Natural Brush Head Materials
The fascinating thing about natural hair brushes is the uniqueness of each hair type depending on its origin. Nothing could ever compare to the ingenuity, uniqueness and intricacy with which Mother Nature equips animals in their furs.
Sable brushes can be made from the hair of weasels, minks, ermines, martens, or kolinskies. Natural sable imitations, often labelled sabeline, can be made of squirrel, dyed ox hair, Russian fitch hair, goat, badger, or American skunk. The finest and most precious of all sable brushes are made from the Siberian kolinsky, particularly from guard hairs from the tail of male winter pelts. These animals do not fair well in captivity and it’s only the wild ones which produce the longest and thickest hairs, needed to survive the Russian winters.
The anatomy of the sable hair is fascinating. It has a flowing curved shape with a thick belly and a very fine tip. In a paint brush, the ferrule holds the hairs just below the belly, which allows for maximum elasticity and snap. This belly helps push the hairs apart in the brush, which opens gaps for water to cling to the hairs. The curve of the hair gives sable brushes, furthermore, exceptional ability to be finely shaped. The surface of sable hair is covered in microscopic scales, the so called spinous cuticle scales that are formed like petals and oriented towards the hair tip. These scales allow sable hair to absorb and hold a lot of water or paint.
The difference between hair and bristle is that the ends of bristles split up into a handful of tips, the so-called flag, while hairs have a single tip. Bristles have a natural curve, which is reduced somewhat by boiling. This curve is taken advantage of by interlocking fibers during assembly, so that the curved bristles oppose one another and curve towards the center. Domesticated pigs have less bristles and their bristles have less flag. Today’s bristles come mainly from Chinese hogs and the best quality ones come from their neck and along their spine. The surface of hog bristles is covered in so-called imbricate scales, which consists of overlapping scales with narrow margins, also commonly found in human hairs.
Cow or ox hair is taken from the ears (auricles) of the cattle. These hairs are cylindrically shaped and don’t form a fine point like sable hair does. Ox hair is very long, strong, inexpensive, and has appealing elasticity, which makes it great for rougher brush techniques. Ox hair is often blended with hog bristles or inexpensive sable, to give the ox hair brush heads better pointing capability.
Hair from squirrel tails is called Fehair. It is very fine, soft, absorbent, and not springy, making it suitable for the production of mops, flats, filberts, and wash brushes, which must hold a lot of water.
The imitation of natural hair with synthetic filaments, particularly nylon and polyester, is a growing and fast developing field as natural hair is becoming scarcer. Challenges are the topography of fiber surfaces and the shape of fibers. Improvements have been made to increase their capacity to carry more water and paint by roughening the hair’s surface, although synthetics still don’t equal natural hair’s load holding capacity. In comparison to natural hair, synthetic hairs are much straighter in form, which doesn’t open gaps so the bundle of hairs holds less water and might release it differently. For bristle imitations, the ends are mechanically tipped to reproduce the flag. With fine hair imitations, fibers are tapered, which makes these synthetics retain their shape better. Filament surfaces are often roughened by abrasion, or etching to increase paint-carrying ability and are additionally dyed and baked to make them softer and more absorbent.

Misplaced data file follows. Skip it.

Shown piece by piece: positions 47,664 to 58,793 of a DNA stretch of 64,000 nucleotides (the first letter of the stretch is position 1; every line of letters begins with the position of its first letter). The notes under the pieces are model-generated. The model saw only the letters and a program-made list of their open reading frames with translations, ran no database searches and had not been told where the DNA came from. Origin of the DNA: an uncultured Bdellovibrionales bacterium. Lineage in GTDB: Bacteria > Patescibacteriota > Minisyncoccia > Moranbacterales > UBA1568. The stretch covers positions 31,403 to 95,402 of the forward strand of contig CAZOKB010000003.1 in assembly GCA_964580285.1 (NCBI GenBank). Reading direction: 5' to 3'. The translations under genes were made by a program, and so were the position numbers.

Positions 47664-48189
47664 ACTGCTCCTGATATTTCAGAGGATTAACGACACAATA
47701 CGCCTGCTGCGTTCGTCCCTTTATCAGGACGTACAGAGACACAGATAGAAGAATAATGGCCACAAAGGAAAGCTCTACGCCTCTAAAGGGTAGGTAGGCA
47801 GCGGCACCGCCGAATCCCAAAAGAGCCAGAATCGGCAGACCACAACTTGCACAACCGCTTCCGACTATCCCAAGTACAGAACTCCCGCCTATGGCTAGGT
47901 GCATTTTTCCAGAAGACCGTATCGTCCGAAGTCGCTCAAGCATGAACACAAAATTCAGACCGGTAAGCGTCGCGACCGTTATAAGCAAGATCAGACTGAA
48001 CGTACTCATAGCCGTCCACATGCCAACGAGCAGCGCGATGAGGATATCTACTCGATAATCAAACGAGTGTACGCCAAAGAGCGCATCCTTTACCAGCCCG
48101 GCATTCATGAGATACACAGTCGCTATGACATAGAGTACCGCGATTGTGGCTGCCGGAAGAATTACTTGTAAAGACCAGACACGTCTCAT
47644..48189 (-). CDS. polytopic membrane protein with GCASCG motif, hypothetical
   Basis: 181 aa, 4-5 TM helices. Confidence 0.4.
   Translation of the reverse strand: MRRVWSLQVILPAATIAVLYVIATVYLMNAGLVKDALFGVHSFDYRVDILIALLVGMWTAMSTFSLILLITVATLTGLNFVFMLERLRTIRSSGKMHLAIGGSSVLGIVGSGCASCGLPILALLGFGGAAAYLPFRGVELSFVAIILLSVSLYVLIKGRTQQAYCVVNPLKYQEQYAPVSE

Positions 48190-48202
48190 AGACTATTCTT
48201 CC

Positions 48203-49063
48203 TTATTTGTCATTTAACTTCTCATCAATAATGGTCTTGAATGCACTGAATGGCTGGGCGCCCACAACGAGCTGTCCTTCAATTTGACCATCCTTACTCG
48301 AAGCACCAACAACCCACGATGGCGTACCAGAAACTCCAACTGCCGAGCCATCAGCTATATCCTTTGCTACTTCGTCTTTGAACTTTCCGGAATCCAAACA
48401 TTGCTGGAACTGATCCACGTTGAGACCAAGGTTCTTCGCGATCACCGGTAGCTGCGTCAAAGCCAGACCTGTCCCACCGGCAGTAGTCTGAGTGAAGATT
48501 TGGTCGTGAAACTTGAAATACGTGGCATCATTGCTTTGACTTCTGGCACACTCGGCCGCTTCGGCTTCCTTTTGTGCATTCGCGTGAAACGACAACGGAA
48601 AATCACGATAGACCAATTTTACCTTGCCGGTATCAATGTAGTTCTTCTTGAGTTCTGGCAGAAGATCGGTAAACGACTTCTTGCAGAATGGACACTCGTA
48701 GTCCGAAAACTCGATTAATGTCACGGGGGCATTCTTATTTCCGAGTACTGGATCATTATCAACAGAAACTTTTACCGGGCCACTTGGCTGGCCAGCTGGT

The most common type of polyester used for brushes is PBT (polybutylene terephthalate), which offers many of the same properties as nylon, but absorbs less water. This allows PBT to hold its stiffness in wet applications. Nylon/polyester blends combine the positive qualities of nylon, which is precise tipping, excellent paint pickup, and smooth finish and of polyester, which is added stiffness and control.
It’s never good to let brushes soak in water or solvents, as that will make the bristles lose their shape, the ferrules can come lose and in the case of harsh solvents, it can dissolve the adhesive within the ferrule, which is gluing the hairs together.
Watercolor brushes are best cleaned by rinsing in plenty of water, although some staining colors such as Phthalos might require some mild soap to clean completely. Be sure to be gentle with any cleaning and rinse all of the soap from the brush before painting. Allow the watercolor brushes to dry with nothing touching the tip and if the handle is wood, avoid letting the brush dry upright, as that might encourage water to drain into the wood, swell it and ultimately, make the ferrule come lose. It helps to clean acrylic brushes with soap from time to time and to brush out paint that has collected at the heel of the brush with a dedicated nail scrubber. For “heeled up” brushes with dried paint in the hairs, products such as the Masters Brush Cleaner can be great. Oil brushes should be wiped clean as much as possible with cotton rags or paper towels and then cleaned with mineral spirits or with drying oil such as linseed, as described in Cleaning Brushes Without Solvents. When using linseed oil for brush cleaning, the brushes have to be cleaned additionally with a mild soap and lukewarm water after the painting session. Using oil to clean brushes is an aged-old technique and the dirty oil, which one ends up with, has the perfect soupy-brown color for creating colored oil grounds or painting the imprimatura. It is important that the brushes are never exposed to solvents for too long, as the adhesive used to bundle hairs/bristles in the ferrule, can be sensitive to strong aromatic solvents. When storing away natural hair brushes for longer periods, place mothballs nearby.